The full Silver Spring network would include protected bike lanes on Spring St., Wayne Ave, Fenton St., Dixon Ave, Burlington Ave, and portions of Second Ave., shared-use paths (Metropolitan Branch Trail and the Silver Spring Green Trail), and conventional bike lanes on Blair Mill Rd., Cameron St and portions of Second Ave. As a pilot project, the Network should also include at least one protected intersection. DOT estimates that building this network out by FY20 would require additional yearly funding in the BiPPA program. A budget of $2.5 million total per year will enable for build out of the Silver Spring network while beginning to implement improvements in the other priority areas (Grosvenor, Glenmont, Wheaton CBD, and Randolph/Veirs Mill).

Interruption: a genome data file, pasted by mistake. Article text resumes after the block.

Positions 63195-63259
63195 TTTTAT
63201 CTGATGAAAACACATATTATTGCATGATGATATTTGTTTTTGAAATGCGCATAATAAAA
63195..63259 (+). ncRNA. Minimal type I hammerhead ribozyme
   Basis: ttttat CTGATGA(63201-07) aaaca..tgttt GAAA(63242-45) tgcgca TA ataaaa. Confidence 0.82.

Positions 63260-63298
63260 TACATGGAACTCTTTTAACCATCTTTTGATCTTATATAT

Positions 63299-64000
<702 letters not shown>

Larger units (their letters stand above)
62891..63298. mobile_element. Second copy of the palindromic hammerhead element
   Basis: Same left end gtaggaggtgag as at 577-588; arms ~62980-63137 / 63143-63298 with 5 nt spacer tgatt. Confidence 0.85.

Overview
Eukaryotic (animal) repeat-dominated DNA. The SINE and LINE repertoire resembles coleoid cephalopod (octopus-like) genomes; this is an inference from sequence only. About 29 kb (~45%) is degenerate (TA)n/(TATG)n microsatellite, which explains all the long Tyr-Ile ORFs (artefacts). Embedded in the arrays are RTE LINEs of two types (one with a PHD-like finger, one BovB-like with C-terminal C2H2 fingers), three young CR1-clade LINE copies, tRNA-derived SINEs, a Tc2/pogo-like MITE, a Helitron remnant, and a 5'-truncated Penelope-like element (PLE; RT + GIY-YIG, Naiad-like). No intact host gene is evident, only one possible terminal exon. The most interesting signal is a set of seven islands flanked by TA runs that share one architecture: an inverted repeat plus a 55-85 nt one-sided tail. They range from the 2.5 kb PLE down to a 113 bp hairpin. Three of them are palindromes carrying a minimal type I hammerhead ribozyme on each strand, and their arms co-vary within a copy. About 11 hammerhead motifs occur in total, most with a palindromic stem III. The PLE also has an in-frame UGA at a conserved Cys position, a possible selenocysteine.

Extensive community outreach would be required in order to fulfill the plan, to help better understand and mitigate potential impacts. For the details on the network, please see the attached timeline, funding schedule, and maps (pdf).

Let’s build a world-class protected bike lane network in downtown Silver Spring, to demonstrate our vision for a county that supports all transportation options. Thank you for your consideration of this proposal.

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FAQ About Proposal to Regulate Airbnb

I recently introduced a legislative package to regulate Airbnb in Montgomery County. Here are some basic information about the legislation that I hope answer some of the most frequently asked questions.

What does this legislation do?